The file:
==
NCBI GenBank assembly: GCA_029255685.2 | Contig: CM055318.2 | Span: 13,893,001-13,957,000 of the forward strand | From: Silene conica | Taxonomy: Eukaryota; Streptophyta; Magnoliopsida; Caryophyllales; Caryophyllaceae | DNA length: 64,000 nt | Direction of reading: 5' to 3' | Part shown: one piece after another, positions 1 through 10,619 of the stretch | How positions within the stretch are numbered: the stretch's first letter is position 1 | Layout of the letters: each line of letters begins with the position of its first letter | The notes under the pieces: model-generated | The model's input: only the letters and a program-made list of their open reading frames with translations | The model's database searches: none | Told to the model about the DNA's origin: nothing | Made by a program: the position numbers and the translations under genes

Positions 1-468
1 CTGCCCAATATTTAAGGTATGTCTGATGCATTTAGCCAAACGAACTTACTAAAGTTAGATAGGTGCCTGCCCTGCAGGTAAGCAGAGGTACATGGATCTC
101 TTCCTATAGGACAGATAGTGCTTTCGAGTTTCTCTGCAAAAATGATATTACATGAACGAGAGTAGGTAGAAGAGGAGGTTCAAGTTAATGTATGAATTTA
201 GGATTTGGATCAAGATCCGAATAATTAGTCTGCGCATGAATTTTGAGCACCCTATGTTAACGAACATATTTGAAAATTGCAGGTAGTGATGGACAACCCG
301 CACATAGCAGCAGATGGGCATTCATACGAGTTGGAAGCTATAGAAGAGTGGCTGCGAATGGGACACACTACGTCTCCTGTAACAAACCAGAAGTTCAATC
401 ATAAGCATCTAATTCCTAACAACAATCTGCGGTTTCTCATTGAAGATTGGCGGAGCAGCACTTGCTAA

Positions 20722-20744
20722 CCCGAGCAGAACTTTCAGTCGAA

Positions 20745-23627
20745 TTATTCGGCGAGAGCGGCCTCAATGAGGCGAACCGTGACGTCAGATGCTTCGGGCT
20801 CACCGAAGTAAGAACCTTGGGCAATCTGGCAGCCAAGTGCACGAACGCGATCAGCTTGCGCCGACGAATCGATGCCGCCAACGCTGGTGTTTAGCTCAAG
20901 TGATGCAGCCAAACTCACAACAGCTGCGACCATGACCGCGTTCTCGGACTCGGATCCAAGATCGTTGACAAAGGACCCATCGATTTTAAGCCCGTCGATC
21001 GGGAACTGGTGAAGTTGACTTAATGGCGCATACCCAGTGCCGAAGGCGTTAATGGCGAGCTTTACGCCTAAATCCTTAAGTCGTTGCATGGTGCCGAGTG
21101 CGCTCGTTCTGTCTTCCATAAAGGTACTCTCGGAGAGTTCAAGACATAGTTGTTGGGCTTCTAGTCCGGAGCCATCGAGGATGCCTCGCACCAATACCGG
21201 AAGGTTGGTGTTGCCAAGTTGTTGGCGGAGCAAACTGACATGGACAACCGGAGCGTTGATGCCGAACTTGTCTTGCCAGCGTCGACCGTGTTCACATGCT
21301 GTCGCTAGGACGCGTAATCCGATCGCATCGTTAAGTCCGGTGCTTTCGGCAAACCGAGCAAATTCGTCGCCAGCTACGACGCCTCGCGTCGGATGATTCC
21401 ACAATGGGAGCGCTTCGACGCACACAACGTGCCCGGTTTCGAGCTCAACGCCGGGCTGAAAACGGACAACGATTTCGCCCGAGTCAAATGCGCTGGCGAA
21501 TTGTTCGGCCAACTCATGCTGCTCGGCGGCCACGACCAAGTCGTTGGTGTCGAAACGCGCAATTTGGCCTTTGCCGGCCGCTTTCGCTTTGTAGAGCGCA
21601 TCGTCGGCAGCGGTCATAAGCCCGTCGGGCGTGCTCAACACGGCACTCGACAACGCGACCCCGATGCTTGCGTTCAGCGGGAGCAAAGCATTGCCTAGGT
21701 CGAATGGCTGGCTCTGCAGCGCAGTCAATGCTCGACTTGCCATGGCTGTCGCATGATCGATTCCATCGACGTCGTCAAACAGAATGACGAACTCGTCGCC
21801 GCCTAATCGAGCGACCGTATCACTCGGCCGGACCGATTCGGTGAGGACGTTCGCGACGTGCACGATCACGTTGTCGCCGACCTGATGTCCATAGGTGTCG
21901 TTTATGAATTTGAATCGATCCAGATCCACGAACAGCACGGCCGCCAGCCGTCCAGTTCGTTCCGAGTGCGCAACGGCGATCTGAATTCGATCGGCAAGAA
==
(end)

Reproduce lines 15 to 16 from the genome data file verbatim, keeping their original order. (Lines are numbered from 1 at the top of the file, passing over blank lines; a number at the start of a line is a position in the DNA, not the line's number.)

21101 CGCTCGTTCTGTCTTCCATAAAGGTACTCTCGGAGAGTTCAAGACATAGTTGTTGGGCTTCTAGTCCGGAGCCATCGAGGATGCCTCGCACCAATACCGG
21201 AAGGTTGGTGTTGCCAAGTTGTTGGCGGAGCAAACTGACATGGACAACCGGAGCGTTGATGCCGAACTTGTCTTGCCAGCGTCGACCGTGTTCACATGCT